THE trials and tribulations of marriage breakdowns come to the fore in the Old Mill Theatre’s first season of 2014.
Written by Donald Margulies and directed by Noel O’Neill, Dinner With Friends finds a husband and wife re-evaluating their marriage after their closest friends decide to split after 12 years.
Over the course of the play, the two couples are seen at different ages and stages of their lives – when Tom and Beth break up, Gabe and Karen feel compelled to choose sides and begin to question the strength of their own tranquil marriage while also seeing the real meaning behind their friendships.
In 2000, the play won the Pulitzer Prize for Drama as well as the American Theatre Critics Association New Play Award.
It was also adapted into a 2001 TV movie with Toni Collette, Andie MacDowell, Dennis Quaid and Greg Kinnear.
“The most intriguing aspect of the play is the fact that all relationships are tested as a result of one couple breaking up,” O’Neill said.
“It’s a wryly funny and richly layered piece of theatre that looks at the paths you choose, the millions you don’t and all the detours that make it worth the ride.
“The main challenge is getting the audience to relate to the whole situation but it’s a fair bet many will have been in similar positions, whether going through a relationship breakup or being a friend of someone going through the process.”
Born in Ireland, O’Neill moved to New York in his late teens and studied acting with Lee Strasberg and Herbert Berghof, appearing in many off-Broadway productions including One Flew Over The Cuckoo’s Nest and Of Mice and Men.
Since moving to Perth 12 years ago, he has appeared on stage and directed and written numerous shows for the Old Mill and KADS Theatres, Graduate Dramatic Society and the Irish Theatre Players.
O’Neill has won numerous awards for writing, directing and currently lectures for the WA Academy of Performing Arts and Perth Actors’ Collective, also writing and directing No Bed of Roses and directing Born Yesterday at the Old Mill Theatre last year.
“The appeal of Dinner With Friends is that it’s all so bittersweetly realistic,” he said.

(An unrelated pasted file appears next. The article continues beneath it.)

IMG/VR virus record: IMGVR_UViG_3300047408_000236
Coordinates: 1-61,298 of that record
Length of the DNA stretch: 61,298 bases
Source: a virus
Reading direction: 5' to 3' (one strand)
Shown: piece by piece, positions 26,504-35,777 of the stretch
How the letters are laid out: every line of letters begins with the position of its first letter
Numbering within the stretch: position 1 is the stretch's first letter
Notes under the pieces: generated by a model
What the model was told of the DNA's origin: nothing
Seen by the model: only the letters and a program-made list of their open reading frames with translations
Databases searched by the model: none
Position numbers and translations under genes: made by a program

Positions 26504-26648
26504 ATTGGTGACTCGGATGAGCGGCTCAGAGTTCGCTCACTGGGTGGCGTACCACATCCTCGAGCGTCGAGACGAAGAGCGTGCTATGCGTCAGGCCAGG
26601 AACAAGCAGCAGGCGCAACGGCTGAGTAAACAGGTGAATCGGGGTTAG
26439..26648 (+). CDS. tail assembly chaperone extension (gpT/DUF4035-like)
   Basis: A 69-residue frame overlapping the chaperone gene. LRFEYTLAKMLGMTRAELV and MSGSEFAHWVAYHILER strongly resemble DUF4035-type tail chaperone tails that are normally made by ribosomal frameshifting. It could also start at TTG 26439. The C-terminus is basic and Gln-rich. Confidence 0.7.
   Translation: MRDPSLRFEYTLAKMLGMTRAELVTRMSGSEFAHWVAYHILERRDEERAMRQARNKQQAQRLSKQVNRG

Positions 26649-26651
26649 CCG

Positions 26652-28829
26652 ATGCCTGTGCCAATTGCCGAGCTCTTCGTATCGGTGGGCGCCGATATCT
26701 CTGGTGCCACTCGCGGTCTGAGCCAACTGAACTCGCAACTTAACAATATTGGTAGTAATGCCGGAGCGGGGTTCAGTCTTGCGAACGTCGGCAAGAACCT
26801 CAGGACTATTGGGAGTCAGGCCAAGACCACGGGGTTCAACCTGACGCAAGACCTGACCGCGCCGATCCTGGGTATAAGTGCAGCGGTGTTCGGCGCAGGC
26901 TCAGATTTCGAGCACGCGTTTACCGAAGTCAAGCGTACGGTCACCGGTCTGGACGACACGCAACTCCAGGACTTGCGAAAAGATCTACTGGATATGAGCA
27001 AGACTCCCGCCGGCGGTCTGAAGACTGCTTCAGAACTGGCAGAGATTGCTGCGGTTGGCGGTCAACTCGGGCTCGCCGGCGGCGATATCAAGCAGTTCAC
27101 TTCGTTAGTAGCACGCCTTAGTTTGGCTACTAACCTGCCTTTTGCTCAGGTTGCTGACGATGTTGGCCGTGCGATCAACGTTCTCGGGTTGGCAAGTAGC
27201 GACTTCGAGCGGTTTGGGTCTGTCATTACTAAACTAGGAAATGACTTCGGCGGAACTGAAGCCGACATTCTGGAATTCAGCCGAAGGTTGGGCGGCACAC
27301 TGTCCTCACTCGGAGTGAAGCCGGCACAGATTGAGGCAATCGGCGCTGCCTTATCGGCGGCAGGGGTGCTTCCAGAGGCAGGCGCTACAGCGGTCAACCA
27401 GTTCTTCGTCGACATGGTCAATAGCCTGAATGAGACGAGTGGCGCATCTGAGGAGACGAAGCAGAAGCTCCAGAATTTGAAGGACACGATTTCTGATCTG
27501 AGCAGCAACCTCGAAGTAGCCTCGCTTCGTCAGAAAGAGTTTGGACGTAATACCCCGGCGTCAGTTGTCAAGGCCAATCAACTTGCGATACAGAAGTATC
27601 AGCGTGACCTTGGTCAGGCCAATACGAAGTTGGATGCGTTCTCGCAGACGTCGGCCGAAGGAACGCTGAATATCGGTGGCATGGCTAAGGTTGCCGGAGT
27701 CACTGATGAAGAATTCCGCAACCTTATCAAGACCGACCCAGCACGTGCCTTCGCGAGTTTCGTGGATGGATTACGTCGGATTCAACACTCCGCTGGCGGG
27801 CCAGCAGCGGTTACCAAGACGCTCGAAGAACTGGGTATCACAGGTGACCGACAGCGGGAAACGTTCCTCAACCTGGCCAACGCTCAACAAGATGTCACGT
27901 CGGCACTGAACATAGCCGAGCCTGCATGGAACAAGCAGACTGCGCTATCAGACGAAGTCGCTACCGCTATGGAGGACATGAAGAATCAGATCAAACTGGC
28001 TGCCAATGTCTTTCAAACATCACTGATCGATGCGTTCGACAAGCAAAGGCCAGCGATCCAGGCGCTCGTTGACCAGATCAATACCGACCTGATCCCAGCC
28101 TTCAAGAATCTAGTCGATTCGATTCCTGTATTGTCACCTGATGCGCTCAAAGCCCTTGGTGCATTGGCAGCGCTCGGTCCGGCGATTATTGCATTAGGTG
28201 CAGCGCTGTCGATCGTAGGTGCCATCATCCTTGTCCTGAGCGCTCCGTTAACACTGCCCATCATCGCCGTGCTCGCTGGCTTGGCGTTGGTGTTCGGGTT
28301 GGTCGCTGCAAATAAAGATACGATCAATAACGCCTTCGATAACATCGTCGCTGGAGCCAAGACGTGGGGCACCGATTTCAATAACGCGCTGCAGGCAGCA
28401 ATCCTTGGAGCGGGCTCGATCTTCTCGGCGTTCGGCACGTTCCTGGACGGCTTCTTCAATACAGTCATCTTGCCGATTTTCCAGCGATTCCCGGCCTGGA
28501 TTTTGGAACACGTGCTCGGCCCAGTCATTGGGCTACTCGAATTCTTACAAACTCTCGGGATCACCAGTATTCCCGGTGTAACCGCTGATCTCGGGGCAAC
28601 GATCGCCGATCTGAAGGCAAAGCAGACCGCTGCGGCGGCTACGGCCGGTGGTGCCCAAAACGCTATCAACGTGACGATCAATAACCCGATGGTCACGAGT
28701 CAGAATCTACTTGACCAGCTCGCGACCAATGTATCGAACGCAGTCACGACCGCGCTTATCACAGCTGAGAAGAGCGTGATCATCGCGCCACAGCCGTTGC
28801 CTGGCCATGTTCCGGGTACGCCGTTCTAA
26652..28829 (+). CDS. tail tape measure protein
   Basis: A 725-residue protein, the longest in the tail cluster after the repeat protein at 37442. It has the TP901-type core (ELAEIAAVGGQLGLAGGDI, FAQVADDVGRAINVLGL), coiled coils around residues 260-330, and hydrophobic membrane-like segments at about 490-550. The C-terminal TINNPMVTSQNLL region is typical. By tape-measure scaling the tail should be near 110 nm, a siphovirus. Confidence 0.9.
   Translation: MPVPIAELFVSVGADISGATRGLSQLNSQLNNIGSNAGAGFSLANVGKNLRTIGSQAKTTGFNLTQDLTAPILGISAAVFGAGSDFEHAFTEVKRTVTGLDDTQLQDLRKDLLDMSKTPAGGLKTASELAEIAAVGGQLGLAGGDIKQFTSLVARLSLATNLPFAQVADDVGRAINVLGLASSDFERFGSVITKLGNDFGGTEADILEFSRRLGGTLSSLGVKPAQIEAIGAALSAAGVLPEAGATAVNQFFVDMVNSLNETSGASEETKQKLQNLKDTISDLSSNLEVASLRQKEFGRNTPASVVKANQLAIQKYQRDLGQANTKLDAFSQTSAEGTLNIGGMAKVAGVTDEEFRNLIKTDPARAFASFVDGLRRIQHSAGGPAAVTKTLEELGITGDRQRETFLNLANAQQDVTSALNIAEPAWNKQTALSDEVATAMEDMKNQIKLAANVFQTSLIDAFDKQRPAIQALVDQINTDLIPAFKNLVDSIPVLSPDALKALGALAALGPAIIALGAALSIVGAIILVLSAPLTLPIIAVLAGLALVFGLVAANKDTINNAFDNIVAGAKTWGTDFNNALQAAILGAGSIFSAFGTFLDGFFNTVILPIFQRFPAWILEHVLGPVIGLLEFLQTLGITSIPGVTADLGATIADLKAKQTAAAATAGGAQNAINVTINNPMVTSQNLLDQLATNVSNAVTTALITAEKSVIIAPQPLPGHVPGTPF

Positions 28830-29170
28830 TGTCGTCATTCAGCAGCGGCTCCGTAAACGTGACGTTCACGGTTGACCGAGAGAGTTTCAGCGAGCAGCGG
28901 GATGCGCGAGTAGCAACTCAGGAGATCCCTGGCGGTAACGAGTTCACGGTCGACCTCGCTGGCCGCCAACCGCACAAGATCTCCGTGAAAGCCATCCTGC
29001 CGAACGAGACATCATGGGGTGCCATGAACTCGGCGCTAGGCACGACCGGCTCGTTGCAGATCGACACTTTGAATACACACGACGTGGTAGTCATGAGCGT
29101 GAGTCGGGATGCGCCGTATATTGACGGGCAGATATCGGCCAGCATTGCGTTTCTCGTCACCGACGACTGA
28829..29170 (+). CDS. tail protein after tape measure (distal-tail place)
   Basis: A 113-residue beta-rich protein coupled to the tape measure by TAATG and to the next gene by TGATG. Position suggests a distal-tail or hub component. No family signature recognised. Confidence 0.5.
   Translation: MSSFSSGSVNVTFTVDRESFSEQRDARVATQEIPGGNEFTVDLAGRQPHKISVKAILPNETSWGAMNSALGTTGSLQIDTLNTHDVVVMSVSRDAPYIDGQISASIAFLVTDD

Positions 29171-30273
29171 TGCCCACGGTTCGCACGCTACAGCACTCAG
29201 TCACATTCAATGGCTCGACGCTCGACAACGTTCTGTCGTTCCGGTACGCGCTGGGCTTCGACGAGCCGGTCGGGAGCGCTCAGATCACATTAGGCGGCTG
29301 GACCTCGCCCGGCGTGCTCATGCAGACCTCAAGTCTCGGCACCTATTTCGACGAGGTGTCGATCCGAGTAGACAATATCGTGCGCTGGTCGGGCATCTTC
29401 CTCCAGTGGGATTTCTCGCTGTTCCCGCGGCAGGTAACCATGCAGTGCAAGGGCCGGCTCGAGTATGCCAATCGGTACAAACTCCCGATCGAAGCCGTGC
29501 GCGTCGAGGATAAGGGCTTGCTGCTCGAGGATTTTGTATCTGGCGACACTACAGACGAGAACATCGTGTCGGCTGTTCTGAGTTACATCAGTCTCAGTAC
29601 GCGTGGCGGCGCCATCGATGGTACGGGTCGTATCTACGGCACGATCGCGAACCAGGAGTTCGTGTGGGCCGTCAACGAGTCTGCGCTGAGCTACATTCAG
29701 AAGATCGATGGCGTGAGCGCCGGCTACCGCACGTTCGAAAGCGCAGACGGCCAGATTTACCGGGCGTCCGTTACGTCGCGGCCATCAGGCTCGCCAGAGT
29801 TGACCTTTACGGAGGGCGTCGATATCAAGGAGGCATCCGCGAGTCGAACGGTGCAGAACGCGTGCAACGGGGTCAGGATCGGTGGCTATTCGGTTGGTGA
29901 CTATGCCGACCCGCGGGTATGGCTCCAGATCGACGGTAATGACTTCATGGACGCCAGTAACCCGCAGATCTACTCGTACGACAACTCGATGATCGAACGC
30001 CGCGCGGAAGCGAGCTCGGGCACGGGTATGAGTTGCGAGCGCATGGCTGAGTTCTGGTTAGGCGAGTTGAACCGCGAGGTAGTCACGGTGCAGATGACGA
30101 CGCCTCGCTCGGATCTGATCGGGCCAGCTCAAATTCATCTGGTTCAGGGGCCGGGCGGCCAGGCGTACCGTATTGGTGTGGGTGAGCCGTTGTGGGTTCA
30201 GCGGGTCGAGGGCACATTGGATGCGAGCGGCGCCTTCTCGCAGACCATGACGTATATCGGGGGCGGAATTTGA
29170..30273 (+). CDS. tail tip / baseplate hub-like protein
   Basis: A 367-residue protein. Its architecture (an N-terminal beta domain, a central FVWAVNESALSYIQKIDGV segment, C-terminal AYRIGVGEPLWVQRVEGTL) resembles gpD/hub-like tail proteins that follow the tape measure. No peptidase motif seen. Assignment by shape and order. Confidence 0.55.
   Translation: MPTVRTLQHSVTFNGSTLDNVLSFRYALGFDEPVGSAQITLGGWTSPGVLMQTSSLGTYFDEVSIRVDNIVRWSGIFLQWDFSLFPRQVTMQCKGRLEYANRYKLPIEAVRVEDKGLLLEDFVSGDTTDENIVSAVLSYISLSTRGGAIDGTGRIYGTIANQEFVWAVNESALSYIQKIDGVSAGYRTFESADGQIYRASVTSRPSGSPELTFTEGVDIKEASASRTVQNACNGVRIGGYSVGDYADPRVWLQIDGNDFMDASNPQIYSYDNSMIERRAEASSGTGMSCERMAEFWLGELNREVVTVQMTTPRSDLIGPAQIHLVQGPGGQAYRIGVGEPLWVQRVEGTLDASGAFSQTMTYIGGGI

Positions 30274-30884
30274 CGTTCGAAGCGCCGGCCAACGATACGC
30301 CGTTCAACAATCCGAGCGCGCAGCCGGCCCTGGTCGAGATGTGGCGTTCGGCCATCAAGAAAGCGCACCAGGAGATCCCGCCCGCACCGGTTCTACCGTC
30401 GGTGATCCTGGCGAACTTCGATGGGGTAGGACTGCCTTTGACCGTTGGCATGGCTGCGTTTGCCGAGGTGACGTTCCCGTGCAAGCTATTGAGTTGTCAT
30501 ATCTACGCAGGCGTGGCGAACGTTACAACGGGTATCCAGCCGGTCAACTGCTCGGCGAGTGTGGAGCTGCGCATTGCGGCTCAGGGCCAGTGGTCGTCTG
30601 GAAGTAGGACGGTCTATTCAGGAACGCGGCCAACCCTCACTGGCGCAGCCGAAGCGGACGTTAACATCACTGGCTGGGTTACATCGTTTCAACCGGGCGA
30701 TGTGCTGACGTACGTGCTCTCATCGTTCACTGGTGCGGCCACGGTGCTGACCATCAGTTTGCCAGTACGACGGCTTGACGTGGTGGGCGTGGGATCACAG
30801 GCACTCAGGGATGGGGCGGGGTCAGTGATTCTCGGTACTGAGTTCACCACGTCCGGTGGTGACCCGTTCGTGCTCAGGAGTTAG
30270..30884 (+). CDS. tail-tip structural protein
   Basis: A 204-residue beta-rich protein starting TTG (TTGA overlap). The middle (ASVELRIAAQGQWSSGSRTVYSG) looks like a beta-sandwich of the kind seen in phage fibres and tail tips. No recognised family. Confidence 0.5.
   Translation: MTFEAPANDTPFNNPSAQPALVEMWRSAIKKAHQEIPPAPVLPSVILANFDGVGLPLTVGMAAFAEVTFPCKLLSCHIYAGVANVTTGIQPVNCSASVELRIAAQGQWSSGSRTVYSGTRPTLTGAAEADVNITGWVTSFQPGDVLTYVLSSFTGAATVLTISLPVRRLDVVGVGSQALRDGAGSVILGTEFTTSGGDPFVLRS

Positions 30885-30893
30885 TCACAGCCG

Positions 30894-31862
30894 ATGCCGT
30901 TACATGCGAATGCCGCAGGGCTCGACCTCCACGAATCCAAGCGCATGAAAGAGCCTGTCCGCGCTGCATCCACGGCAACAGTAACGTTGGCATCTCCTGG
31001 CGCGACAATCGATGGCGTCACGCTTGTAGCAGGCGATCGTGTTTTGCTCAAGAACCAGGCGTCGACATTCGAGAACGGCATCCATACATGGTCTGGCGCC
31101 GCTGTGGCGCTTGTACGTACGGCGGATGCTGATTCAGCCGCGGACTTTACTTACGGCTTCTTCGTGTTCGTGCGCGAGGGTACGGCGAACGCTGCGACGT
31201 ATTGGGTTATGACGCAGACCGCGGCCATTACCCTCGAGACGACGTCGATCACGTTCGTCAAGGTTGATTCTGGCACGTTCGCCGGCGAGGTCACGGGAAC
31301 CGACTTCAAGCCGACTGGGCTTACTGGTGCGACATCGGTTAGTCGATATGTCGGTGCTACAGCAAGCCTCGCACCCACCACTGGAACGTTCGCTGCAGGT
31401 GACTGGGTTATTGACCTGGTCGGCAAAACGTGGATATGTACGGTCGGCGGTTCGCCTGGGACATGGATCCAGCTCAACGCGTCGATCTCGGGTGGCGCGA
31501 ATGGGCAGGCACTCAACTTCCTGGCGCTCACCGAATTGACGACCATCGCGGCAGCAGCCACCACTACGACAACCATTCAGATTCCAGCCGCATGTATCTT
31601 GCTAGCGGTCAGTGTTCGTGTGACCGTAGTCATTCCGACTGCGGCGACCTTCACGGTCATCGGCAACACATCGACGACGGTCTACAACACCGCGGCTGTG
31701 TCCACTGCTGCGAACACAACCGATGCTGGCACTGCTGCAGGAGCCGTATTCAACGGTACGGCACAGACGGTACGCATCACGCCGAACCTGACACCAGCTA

“It’s not just a thoughtful study on divorce but also a turbulent meditation on the minefield of middle age.
“The play exposes the same universal insecurities people face every time there are shattering changes in their lives, which makes the characters so real – it’s about them facing their fears.”
Dinner With Friends plays at 8pm, February 14, 15, 20, 21, 22, 26, 27, 28 and March 1 with a 2pm matinee February 23.
Tickets are $25, $20 concession – book at http://oldmilltheatre.com.au/tickets or on 9367 8719.
The heritage-listed Old Mill Theatre is on the corner of Mends Street and Mill Point Road, South Perth (opposite the Windsor Hotel and Australia Post).
DWF1: A marriage breakdown and the effect on friendships is explored in Dinner With Friends featuring Phil Barnett, left, Laila Gampfer, Michael Dornan and Maree Grayden.
DWF2: Tom (Phil Barnett) and Beth (Maree Grayden) come to blows in Dinner With Friends when they decide to get a divorce.
DWF3: Karen (Laila Gampfer, left) and Gabe (Michael Dornan) are left questioning their own tranquil marriage when their closest friends split after 12 years in Dinner With Friends.
DWF4: Director Noel O’Neill, right, takes the cast of Dinner With Friends – Phil Barnett, Laila Gampfer, Michael Dornan and Maree Grayden – through their paces.
Old Mill Theatre
South Perth's Old Mill Theatre is fortunate to be operating out of one of the most historic buildings in South Perth. It was opened in 1899 as a Mechanics' Institute Hall. The South Perth Council purchased the building in 1913 and renamed it the Mends Street Hall. The council still owns the building, and supports our use of it.
The building first became a home of theatre in 1948, when the South Perth Dramatic Society moved in. The name Old Mill Theatre was first used in 1958, and the company was incorporated in 1959. In 2009, the theatre celebrated its 60th anniversary.
A number of significant changes to the building have occurred over the past few years, with major extensions completed in 2002. An understage tunnel, which links two backstage dressing rooms and enables easier access from one side of the stage to the other, was completed in 2008. Bathroom facilities have also been installed backstage as part of this project, which was wholly self-funded.
The Old Mill Theatre is fortunate to have strong support from its local council, the City of South Perth. The city undertook major renovations to the exterior of the building in 2008 and the theatre is looking better now than ever before.
P: 0419 954 353